A Small Selection of Music by Women
On March 21, musicians and music lovers who desired more diverse orchestral programming took to Twitter with the hashtag #HearAllComposers, to encourage symphony orchestras to program music by non-male and non-white composers. The hashtag came largely from the efforts of Emma O’Halloran, Annika Socolofsky, Amanda Feery, and Finola Merivale, all young composers frustrated with the overwhelming imbalance between music by white males and music by literally everyone else that gets chosen for programming. One or two pieces by women in an orchestra’s full season isn’t much, but going by the statistics Brian Lauritzen has been tweeting out every time an American symphony orchestra announces its season, that’s what we’ll hear if we’re lucky. Performances of music by nonwhite composers are similarly rare.A template for posting to the hashtag circulated on Twitter: include a piece, include a photograph of the composer, and tag the major orchestras and organizations listed in the photo. Jeff Brown and I joined in with some contributions, and I compiled playlists on YouTube and SoundCloud of everyone’s submissions to the hashtag. A longer article incorporating #HearAllComposers will be forthcoming, but for now, we hope you enjoy this playlist of some music posted throughout the day.—Zoë Madonna
Annika Socolofsky – “Krekhts”; University of Michigan Symphony Orchestra
Socolofsky, a DMA candidate in composition at Princeton University, is one of the four leaders of the #HearAllComposers Twitter Campaign. “Krekhts” takes the Great Highland Bagpipe into both orchestral and traditional Jewish music, drawing deep on the improvisational worship songs called niggunim.
Errollyn Wallen – Cello Concerto (Excerpt); Matthew Sharp (Cello), Nicholas Kok (Conductor), Orchestra X
Errollyn Wallen was born in Belize and trained as a dancer before studying composition in England. In 1998, she became the first black woman to have one of her compositions played at the BBC Proms. Her intoxicating, flowing Cello Concerto was recently released on a full album of her works on NMC Records.
Ann Cleare – “the square of yellow light that is your window”; Ensemble Nikel
Cleare teaches composition at the University of York. In this piece, airy saxophone multiphonics are interrupted by intrusive electric guitar writing that expertly manipulates your sense of expectation and surprise. And what is that fabulous combination timbre she uses in the work’s final 10 seconds?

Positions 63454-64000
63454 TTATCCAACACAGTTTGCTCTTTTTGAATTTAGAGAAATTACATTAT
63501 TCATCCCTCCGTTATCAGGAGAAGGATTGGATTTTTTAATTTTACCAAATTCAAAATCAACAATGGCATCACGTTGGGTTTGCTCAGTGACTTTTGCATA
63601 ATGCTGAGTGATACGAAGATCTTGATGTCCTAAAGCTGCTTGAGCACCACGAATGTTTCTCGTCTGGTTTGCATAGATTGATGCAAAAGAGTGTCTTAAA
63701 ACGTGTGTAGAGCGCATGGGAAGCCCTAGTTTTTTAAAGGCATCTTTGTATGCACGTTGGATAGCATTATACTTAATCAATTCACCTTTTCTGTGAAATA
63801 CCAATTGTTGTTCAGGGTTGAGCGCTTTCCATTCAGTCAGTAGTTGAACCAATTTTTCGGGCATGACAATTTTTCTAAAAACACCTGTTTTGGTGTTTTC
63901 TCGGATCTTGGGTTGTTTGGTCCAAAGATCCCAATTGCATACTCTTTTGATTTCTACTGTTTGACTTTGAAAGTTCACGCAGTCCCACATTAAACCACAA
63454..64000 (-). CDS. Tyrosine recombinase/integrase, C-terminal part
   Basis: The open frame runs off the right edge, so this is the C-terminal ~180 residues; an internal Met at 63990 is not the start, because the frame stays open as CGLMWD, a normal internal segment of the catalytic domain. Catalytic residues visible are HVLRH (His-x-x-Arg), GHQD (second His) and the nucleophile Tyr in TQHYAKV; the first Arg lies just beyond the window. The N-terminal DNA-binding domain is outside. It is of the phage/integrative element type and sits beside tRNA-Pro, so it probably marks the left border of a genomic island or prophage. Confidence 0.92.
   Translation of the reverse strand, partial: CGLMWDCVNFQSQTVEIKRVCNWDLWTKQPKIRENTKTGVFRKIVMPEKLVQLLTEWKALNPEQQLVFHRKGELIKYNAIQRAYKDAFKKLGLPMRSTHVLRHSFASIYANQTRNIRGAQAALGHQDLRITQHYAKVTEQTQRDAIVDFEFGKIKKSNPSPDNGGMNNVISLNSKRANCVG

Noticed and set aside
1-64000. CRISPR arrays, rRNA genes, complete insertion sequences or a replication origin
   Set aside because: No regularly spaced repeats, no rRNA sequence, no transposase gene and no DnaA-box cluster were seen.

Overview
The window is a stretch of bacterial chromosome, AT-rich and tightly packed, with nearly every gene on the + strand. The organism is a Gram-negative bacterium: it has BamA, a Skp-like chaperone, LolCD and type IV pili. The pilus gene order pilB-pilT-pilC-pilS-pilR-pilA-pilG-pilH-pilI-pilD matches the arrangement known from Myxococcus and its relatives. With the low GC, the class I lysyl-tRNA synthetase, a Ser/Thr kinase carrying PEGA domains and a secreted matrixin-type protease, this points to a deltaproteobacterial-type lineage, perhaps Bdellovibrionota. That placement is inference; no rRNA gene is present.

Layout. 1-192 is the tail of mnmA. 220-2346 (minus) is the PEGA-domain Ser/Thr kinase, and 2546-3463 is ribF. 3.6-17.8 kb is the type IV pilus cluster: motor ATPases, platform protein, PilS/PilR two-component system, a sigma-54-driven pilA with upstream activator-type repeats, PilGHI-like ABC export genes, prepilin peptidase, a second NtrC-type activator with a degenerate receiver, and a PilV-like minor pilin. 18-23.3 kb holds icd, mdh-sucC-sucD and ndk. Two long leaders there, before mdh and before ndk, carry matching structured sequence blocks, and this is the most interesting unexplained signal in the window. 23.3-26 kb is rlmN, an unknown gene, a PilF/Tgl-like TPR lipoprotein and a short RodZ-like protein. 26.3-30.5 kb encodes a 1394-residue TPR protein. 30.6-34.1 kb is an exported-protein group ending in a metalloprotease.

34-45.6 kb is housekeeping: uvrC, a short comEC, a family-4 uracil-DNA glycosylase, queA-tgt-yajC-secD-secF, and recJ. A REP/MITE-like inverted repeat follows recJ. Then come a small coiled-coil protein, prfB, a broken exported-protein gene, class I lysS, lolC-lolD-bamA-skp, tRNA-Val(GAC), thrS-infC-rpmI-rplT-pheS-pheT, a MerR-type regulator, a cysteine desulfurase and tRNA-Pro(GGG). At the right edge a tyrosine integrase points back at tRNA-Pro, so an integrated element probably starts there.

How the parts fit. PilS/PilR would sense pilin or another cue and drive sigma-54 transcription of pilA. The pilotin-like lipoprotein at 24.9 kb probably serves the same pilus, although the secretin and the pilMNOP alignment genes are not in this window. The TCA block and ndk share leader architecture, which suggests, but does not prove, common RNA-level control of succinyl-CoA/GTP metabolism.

Rebecca Saunders – “Void”; Christian Dierstein and Dirk Rothbrust (Percussion), Peter Rundel (Conductor), WDR Symphony Orchestra
Berlin-based composer Saunders is a fixed presence on the European scene, but is deserving of far more attention from mainstream U.S. ensembles. In “Void,” the sounds seem to physically move. (In another work of hers, the orchestra musicians lean forward while playing a loud unisono, making you hear a change in pitch where there is none.) In an interview with VAN, she said, classical music “is pretty much a patriarchal art form—conservative. We’re talking whisky, cigars, bald patches, beards.”
Unsuk Chin – Double Concerto; Stefan Asbury (Conductor), London Sinfonietta
Chin, a Korean-born composer, is another Berlin resident. “This iridescence, where does it come from?” wrote Paul Griffiths about her in 2012, and iridescence is the right word. Merriam-Webster defines it as “a lustrous rainbowlike play of color”—an ideal way to describe this Double Concerto.
Nina C. Young – “Spero Lucem”; Yoonhee Lee (Violin), Tim Hansson (Viola) Oskari Holopainen (Cello), Eirik Fosstveit (Piano)
The most striking moment of Young’s piano quartet is the opening: low string notes, tapping, an upward glissando, followed by resonating piano strings. What follow are sounds of an unostentatious beauty. Young is currently teaching at Rensselaer Polytechnic Institute.
Elena Ruehr – “O’Keeffe Images: Ladder to the Moon”; Gil Rose (Conductor), Boston Modern Orchestra Project
This MIT professor writes vivid, colorful orchestral music, frequently drawing creative inspiration from literature and art. “Sky Above Clouds,” the second movement in her “O’Keeffe Images,” entrances with its colorful ostinato, depth, and movement.
Hanna Benn – “Where Springs Not Fail”; Anthony Spain (Conductor), Northwest Symphony Orchestra
Hanna Benn is a chameleonic musician who has sang and played the guitar in art-rock band Pollens and collaborated with trip-hopper Son Lux. Her “Where Springs Not Fail” is a lush and melancholy sojourn for string orchestra, commissioned by the Northwest Symphony Orchestra.
Betsy Jolas – “Iliade l’Amour”; Marina Ruiz, Yi Li, Adèle Charvet, Aliénor Feix, Hedvig Haugerud, Blaise Rantoanina, Jean-François Marras, Igor Bouin, GuiLhem Worms (Soloists), Antoine Gindt (Director), David Reiland (Conductor), Orchestre du Conservatoire de Paris
“The music of women composers can have a certain sensibility that men will never grasp or achieve,” said Jolas in an interview for VAN’s first issue. What that sensibility could be is hard to say. What’s for sure is that her music has a uniquely gorgeous fluency and flow.
Jocelyn Morlock – “Cobalt”; Jonathan Crow, Karl Stobb, National Arts Centre Orchestra
Morlock, a Juno Award nominee, is the first female composer-in-residence in the history of the Vancouver Symphony Orchestra. She’s also a bird enthusiast, and in “Cobalt,” expansive orchestral lines flock together like circling swallows, drawing the ear ever deeper into a vortex of harmony. ¶